Posts categorized under William Mace, Author at Fire Line - Page 7 of 11

The Community Fire Safety Advocate Program at 10 years

Ten years ago this month a deadly house fire in the Fremont neighborhood of Seattle killed four children and a young woman – all were members of Seattle’s Ethiopian and Eritrean communities. This tragic fire was the deadliest fire in Seattle in over 30 years and greatly impacted members of… [ Keep reading ]

Refresh your skills for CPR/AED Awareness Week (June 1-7, 2020)

You could save a life – take a few minutes to learn hands-only CPR Even during this pandemic, with stay-at-home orders and physical distancing recommendations, it’s important to be prepared for sudden emergencies such as sudden cardiac arrest. Around 70% of out-of-hospital cardiac arrests happen at home so it’s important… [ Keep reading ]

Extinguish and discard smoking materials safely

We have responded to a few fires recently that were caused by smoking materials left unattended or discarded improperly. With warm and dryer weather in the forecast, more such fires will likely occur. Steps to help reduce the chance of such fires include the following: Carelessly discarded cigarettes and other smoking… [ Keep reading ]

Being safe with outdoor fire pits

With warmer weather on its way, more people will be looking to buy and use outdoor fire pits. Before you start a fire outdoors, read through the outdoor fire regulations on the Seattle Fire Department’s website. Also check to see if an air quality burn ban is in effect by… [ Keep reading ]

Before turning on the grill this weekend, make sure to review some grilling safety tips

With summer-like weather coming this weekend, more people will be starting up their grills for the first time this year.  As with all cooking, it is important to stay alert and near the stove or grill to prevent a fire from starting and getting out of control. The leading issues… [ Keep reading ]

Fire hydrant testing happening in May – You might have discolored water temporarily

Each year, firefighters test all fire hydrants in Seattle to make sure that they are working properly and will provide sufficient water if ever needed for a fire. Working in collaboration with Seattle Public Utilities (SPU) who maintain and repair the fire hydrants, the Seattle Fire Department sets a schedule… [ Keep reading ]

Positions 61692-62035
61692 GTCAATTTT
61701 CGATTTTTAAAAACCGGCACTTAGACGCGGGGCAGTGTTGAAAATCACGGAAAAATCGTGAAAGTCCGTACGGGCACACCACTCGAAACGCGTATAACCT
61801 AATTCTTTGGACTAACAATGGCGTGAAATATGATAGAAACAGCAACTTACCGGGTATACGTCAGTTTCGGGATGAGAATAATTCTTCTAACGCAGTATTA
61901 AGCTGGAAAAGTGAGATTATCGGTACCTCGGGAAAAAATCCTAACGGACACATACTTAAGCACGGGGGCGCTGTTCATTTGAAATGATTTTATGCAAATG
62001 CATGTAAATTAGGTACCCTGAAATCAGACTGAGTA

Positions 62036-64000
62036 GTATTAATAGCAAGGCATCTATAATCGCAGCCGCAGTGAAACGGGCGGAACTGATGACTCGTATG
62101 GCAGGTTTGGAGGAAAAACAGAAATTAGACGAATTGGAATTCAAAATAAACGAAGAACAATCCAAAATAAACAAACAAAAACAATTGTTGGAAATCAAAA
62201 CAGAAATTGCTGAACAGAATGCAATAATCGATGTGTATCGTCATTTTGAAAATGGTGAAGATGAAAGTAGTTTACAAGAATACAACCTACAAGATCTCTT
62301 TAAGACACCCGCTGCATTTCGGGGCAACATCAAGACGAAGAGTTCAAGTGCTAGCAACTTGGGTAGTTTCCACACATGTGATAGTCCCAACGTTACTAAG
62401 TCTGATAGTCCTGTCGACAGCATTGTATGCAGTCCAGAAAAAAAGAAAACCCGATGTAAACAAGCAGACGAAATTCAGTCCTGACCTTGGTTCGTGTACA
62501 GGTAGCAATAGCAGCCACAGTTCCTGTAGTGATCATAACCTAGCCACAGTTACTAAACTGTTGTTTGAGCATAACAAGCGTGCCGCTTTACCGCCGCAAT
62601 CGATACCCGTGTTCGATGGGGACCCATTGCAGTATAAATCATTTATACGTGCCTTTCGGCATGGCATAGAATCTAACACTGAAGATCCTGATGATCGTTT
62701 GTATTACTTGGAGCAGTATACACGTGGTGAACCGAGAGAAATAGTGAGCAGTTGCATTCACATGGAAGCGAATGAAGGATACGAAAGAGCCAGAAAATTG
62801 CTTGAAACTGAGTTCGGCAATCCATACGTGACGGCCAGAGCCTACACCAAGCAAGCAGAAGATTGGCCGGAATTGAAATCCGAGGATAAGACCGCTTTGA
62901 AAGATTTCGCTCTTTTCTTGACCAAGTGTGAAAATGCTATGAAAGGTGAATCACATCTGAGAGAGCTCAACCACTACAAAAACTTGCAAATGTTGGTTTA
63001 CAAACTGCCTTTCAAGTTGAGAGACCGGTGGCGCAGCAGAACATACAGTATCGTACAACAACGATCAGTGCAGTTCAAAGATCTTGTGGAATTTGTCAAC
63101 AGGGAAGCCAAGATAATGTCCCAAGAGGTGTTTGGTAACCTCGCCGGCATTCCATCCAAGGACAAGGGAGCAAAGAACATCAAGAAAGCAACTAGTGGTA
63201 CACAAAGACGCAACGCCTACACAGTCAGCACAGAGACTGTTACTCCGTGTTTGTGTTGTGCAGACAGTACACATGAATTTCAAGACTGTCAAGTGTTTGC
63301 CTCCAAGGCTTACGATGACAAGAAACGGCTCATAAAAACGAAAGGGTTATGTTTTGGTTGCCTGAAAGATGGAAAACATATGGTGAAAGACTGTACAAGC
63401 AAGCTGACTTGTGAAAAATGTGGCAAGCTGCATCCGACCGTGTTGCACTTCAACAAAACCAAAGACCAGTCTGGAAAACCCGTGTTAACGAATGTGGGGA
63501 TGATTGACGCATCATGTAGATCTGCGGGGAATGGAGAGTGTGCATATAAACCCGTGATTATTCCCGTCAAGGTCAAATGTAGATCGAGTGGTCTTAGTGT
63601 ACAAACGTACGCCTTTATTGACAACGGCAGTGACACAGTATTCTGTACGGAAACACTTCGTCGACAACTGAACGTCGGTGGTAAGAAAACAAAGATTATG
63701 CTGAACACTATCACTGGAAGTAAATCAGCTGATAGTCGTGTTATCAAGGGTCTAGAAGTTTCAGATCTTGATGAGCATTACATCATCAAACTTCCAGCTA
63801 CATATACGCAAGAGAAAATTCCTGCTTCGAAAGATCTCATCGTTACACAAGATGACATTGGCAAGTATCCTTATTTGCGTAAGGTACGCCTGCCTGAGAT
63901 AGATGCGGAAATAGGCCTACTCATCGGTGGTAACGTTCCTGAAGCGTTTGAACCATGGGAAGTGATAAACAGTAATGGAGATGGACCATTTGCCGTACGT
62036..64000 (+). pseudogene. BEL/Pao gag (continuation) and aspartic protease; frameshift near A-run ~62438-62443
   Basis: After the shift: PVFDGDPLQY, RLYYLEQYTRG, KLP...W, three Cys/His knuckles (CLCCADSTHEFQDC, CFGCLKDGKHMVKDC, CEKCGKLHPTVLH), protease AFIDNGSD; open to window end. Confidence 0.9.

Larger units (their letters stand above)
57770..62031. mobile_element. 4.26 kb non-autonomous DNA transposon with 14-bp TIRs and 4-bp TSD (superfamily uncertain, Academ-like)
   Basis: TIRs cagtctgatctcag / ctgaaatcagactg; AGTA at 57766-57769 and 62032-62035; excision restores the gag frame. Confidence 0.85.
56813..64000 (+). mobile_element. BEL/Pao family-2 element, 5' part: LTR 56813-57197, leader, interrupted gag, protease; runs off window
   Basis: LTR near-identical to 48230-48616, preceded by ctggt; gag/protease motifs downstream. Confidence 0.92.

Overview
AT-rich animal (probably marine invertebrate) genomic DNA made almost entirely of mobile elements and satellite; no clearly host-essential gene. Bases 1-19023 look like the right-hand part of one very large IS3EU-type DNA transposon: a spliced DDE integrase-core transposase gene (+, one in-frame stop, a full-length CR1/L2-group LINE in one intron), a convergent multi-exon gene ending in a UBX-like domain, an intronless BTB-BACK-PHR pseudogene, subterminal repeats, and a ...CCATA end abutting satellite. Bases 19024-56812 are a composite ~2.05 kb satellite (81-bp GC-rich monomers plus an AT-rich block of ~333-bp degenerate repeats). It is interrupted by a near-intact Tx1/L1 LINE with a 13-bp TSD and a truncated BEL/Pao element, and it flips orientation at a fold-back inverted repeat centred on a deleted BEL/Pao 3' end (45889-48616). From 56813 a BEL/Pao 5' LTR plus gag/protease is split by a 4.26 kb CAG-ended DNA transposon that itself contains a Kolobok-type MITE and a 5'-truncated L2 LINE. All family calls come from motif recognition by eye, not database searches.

Before you leave your home, make sure to check for these fire hazards

Recent fires in West Seattle and Wallingford at home construction sites provide reminders about the importance of making sure fire hazards are removed before going away for any period of time. In both cases, the cause of the fire was undetermined. While those recent fires were at construction sites, the… [ Keep reading ]

Smoke alarms save lives – check yours today

A recent home fire without a working smoke alarm offers a good reminder about the importance of making sure all smoke alarms are working properly. As people are spending more time at home these days and using their stoves, heaters and fireplaces more, there is a potential for an increase… [ Keep reading ]

Critical blood shortage – Donate blood if you can!

Every day, the Seattle Fire Department responds to emergencies where the patient is transported to a local hospital with injuries requiring blood. Unfortunately, while the need for blood remains high, local blood donation centers are seeing a drop off in blood donations due to the coronavirus outbreak and calls to… [ Keep reading ]

If your CO alarm chirps every 30 seconds, it’s not an emergency but you should replace the CO alarm a.s.a.p.

The Seattle Fire Department has received multiple 9-1-1 calls this year from concerned residents because of chirping carbon monoxide (CO) alarms. While it’s important to call 9-1-1 if your CO alarm is sounding continuously without stopping, a CO alarm that chirps every 30 seconds is not an emergency. It probably… [ Keep reading ]